Jim: In the Marines I was a technician and then went to a small ultrasound company that was bought by Phillips, and that’s where I met Shirley — she was interning there. Although I was working as a technician, in my heart I’d always been a physicist. That interest was noticed by the physicists there and they pulled me into their group and encouraged me to study physics. After completing undergraduate studies in physics, I followed Shirley to work in aerospace in Southern California.
Shirley: Almost my whole career has been in aerospace. After I graduated from school I worked at TRW where most of my assignments were on the NASA satellite contracts. In 2001, we decided to move to West Virginia, where Jim is from, to raise our daughter. When I was looking for work, I found there was this small branch of NASA that was hiring. It was a good fit because I had already worked in aerospace in California and specifically on NASA projects.
Jim: And I guess I got my NASA job from a Christmas party! Shirley introduced me to a guy who decided to hire me from a conversation we had at a company party, which led to me working for them, too.
Shirley: I work for NASA’s Independent Verification & Validation Facility. After Challenger crashed, one of the findings from the board was to increase analysis on software, even though software had nothing to do with the incident. It was understood that there is so much that software controls, NASA wanted a separate set of eyes reviewing it. That’s what we do.
We get to work on the coolest projects. We have a team working on the Space Station, all the major Mars missions, and the new future manned mission.
Jim: I worked on the Phoenix mission which landed at the Martian north pole. I also worked a little on the Curiosity rover mission, satellites for Earth climate studies, and solar system exploration missions. The Curiosity rover launched in November of 2011 and landed on Mars in August, 2012.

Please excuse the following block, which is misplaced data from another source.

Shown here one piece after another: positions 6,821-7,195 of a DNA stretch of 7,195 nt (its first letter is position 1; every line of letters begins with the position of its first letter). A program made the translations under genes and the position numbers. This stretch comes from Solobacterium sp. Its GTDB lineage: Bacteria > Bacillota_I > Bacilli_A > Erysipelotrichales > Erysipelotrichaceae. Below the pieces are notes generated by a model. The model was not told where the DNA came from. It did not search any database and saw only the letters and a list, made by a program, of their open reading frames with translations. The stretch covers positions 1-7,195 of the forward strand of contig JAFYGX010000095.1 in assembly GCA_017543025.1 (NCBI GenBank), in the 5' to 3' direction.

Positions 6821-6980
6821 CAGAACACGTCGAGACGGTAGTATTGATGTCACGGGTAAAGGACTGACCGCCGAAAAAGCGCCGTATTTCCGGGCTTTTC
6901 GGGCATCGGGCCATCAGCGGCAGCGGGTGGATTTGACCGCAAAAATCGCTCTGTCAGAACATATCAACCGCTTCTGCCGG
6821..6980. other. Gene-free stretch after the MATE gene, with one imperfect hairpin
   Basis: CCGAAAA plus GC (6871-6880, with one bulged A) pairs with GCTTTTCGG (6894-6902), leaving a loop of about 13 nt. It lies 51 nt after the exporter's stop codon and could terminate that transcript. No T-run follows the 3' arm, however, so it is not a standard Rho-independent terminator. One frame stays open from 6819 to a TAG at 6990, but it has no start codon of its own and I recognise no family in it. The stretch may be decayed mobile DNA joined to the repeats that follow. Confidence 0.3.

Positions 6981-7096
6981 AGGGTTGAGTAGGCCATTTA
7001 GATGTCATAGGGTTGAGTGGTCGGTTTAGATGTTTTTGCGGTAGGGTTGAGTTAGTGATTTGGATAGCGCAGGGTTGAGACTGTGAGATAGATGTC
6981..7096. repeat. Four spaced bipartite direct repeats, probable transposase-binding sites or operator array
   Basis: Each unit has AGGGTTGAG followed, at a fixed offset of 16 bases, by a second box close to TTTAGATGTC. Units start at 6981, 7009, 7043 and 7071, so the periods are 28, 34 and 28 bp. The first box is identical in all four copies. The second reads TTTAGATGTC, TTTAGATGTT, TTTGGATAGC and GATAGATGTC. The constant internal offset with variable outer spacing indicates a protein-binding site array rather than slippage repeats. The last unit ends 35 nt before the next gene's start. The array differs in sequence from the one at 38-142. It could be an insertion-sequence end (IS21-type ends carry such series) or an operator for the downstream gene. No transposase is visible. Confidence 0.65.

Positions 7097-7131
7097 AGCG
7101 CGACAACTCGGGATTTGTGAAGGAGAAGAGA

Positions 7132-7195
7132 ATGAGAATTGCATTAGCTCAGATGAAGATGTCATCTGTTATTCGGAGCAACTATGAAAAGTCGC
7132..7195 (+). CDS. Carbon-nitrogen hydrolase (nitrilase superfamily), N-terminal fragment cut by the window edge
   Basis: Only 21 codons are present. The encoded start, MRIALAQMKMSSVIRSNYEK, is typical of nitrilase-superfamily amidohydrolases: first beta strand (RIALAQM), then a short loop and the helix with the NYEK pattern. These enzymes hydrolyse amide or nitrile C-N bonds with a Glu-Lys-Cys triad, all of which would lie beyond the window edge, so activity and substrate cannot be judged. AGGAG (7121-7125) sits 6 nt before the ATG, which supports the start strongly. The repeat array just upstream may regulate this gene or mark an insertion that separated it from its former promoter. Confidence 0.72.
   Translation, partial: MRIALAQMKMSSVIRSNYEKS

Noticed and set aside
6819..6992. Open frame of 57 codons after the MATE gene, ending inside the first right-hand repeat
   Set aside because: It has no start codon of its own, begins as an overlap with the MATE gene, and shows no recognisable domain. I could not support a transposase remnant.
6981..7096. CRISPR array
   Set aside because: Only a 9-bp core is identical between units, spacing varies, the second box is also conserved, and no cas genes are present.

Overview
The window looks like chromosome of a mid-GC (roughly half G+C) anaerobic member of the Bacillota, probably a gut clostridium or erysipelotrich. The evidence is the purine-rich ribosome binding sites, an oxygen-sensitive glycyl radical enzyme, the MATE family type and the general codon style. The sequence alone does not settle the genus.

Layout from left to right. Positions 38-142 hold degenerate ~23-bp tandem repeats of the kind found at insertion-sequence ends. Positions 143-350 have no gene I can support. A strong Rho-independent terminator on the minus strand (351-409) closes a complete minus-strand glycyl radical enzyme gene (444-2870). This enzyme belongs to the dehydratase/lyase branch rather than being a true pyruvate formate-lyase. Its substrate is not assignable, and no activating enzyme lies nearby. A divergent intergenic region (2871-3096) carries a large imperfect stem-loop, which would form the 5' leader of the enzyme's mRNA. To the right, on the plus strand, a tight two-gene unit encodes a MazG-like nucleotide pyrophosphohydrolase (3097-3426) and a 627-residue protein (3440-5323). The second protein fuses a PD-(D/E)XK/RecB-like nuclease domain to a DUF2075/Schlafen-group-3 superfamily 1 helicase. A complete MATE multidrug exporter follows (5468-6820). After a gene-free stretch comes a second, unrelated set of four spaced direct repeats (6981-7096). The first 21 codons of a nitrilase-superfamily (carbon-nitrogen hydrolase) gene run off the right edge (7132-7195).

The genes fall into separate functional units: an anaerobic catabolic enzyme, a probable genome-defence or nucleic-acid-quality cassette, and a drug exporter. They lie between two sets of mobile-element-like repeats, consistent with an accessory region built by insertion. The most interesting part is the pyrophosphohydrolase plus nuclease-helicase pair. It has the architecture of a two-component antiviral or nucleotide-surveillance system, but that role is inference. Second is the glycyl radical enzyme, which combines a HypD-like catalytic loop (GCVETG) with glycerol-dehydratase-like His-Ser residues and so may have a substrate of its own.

Shirley: One of my favorite projects was working on Curiosity. You see, a typical spacecraft has anywhere from 30,000 – 750,000 lines of programming code. Curiosity had several million of lines of code. So it was not only a cool mission because it was going to Mars, but it was also very complex, and software had an extremely large role in it.
Jim: Getting to Mars is tricky because you can only launch about every two years. It’s far away and you want to launch at the perfect time when you arrive out there when it’s closest to the Earth in its orbit.
Shirley: And it takes about seven to eight months to get there. Our daughter was attending Florida State, so we visited her for Thanksgiving and then all went to the launch in November. Curiosity landed on August 6th, and we were invited to JPL/Cal Tech to watch the landing with everyone who worked on the project. We were all in an auditorium that had a feed from the NASA control room on a big screen. The Curiosity had a seven-minute landing sequence and it was by far the hairiest part of the whole mission! This is because Curiosity is bigger than other rovers so air bags wouldn’t work and JPL had to design new techniques.
Jim: And it did stuff that no other landing craft did previously! It was a very exciting time to see our work come to fruition.
Shirley: The landing was really scary. And even though it takes seven minutes, it took about thirteen minutes for the signal to come back to Earth during the Curiosity landing.
Jim: So by the time we were watching it start on the feed, in reality it had already finished.
Shirley: The landing was all software-controlled. So to be part of the IV&V team, we could – in our minds – say “Okay, that part deployed, that part of code worked!” [To Jim] But remember the guy sitting behind us?
Jim: Oh, yeah!
Shirley: He was responsible for one of the pyro sequences and when they got to that, we just heard this audible “PHEW!” from him, like “My part worked!”
Jim: It turned out that everything worked, and it landed beautifully.
The Savarinos have lived in Oakhurst since December, 2016. Shirley continues to work for NASA remotely, and Jim has retired to concentrate on his music. He is a singer/songwriter and appears at various venues around the community.
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